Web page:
By: Julie Rogers Bascom, Director, Learning and Leadership
High school students might be asking themselves the following:
- What’s an impressive amount of service hours?
- How many service hours do I need to be competitive in applying to college?
- What counts as service hours?
These are the questions that came up when I googled “required service-learning hours.” This is what I’m wondering about: what are the outcomes we want for our young people as they engage in meaningful service-learning?
I think service-learning can be transformational for a young person. When a student finds an issue or community problem they care about and follows the service-learning IPARD process, they see themselves as a problem solver. (To access more information on IPARD, sign up for the Resource Library and search “IPARD.”) They see the experience as one where they learn about themselves, build leadership skills and make a difference in their community. They apply what they are learning in their classroom to real world issues.
It’s intrinsic – not something they do to just build their resume or transcript.
Students and teachers might view required service or service-learning hours as just one more box to check off. One student commented to his mother upon her prodding him to turn in his required service hours:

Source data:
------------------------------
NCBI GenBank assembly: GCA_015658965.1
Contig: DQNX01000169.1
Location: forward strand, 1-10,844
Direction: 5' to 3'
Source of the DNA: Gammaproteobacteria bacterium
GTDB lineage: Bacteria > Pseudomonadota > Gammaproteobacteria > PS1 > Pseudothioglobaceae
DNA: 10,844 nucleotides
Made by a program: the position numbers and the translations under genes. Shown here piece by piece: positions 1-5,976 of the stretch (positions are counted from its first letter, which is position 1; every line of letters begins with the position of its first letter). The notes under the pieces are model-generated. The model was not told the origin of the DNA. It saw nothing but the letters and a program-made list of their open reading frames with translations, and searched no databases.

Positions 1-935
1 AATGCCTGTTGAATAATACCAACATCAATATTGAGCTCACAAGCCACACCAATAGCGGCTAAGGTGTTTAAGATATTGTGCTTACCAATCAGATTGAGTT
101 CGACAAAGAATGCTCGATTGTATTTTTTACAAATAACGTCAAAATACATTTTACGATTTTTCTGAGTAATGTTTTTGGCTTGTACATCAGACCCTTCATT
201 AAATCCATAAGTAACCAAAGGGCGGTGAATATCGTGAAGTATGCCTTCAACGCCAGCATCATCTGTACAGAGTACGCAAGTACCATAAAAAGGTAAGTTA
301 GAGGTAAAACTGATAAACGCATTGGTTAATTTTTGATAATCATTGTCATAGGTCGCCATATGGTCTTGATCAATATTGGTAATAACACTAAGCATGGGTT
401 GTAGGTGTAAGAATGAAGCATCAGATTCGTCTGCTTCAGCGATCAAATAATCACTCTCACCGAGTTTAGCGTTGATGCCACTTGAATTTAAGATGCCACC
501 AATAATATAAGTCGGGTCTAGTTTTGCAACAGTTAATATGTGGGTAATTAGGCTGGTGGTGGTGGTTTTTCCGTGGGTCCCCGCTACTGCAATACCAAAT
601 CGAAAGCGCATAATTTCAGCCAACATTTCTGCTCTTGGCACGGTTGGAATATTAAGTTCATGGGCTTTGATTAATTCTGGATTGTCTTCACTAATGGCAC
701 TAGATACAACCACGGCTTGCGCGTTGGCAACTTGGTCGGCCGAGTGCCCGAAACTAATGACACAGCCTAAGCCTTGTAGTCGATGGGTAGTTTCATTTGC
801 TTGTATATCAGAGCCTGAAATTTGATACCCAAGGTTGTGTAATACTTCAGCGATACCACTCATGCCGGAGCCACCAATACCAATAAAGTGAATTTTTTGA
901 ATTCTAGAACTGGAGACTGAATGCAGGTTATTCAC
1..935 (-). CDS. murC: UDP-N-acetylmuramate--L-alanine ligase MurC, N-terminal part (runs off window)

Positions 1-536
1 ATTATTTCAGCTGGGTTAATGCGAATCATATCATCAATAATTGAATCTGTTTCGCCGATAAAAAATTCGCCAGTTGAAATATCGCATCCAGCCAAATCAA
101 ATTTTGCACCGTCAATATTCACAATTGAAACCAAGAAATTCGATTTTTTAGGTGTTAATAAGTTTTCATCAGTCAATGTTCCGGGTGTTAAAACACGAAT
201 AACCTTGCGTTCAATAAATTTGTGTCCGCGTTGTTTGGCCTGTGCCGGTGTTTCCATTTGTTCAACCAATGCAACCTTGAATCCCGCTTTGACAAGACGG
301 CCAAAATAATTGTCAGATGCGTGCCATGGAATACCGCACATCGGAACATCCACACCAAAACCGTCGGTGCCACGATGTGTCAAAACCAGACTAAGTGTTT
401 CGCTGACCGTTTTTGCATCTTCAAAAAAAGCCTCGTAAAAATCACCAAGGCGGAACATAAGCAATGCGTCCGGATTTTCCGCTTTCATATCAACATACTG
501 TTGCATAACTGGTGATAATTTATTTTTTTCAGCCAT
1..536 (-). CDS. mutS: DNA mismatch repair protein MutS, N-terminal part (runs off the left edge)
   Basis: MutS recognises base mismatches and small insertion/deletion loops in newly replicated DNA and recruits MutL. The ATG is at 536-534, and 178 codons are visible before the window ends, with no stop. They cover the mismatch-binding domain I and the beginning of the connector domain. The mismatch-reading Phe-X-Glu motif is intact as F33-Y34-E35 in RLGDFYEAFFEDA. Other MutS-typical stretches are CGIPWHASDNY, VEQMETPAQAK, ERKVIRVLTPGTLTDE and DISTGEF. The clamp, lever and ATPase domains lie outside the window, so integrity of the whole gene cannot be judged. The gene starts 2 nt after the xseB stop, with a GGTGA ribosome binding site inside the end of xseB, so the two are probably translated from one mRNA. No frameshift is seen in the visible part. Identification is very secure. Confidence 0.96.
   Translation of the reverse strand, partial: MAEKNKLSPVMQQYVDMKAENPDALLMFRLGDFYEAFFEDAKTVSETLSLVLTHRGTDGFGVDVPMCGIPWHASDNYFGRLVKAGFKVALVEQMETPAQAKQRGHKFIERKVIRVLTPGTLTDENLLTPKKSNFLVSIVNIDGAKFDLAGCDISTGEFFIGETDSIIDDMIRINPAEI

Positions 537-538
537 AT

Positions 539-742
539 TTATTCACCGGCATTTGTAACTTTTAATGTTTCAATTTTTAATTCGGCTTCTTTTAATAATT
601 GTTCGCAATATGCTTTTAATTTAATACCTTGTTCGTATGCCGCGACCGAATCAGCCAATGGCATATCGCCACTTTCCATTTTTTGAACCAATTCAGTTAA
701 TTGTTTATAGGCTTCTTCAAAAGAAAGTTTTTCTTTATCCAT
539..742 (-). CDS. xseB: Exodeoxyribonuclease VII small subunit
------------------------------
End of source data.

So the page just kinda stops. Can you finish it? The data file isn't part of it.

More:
“You know mom, you’re not supposed to be doing community service just so you can tell someone you did them. They’ve made it like homework now, when you should be doing it because of the impact it has, not because it was assigned and you just need to turn it in.”
Harvard’s School of Education’s Making Caring Common Project helps us think about how to structure service experiences to promote ethical character. Turning the Tide, Inspiring Concern for Others and the Common Good through College Admissions offers recommendations for reshaping the admission process. The report suggests that admissions offices prioritize quality – not quantity – of service experiences. Meaningful and sustained service that emerges from a students’ passion and interest might hold more weight than the number of hours a student accrues.
When, and if, you are requiring service or service-learning hours, consider the following:
- How does this requirement lead to meeting academic or learning goals?
- What are other student outcomes that you hope the experience can elicit?
- How could the student service experiences include working collaboratively with other students or community partners?
- How can you build in the service-learning process of IPARD – Investigation, Planning and Preparation, Action, Reflection and Demonstration?
- Don’t forget the R – Reflection. How can you use Reflection as a way to deepen the experience for students?
- How can students “do with” rather than “do for” a community that could lead to a deeper understanding of social structures and inequalities?
I’m eager to hear your thoughts on how you use required service and service-learning hours in your school. Please feel free to email me at [email protected].
And to learn more about how to integrate the IPARD process into your required service-learning, sign up for our Educator Institute this summer as we explore how to pump up youth engagement in the classroom through service-learning!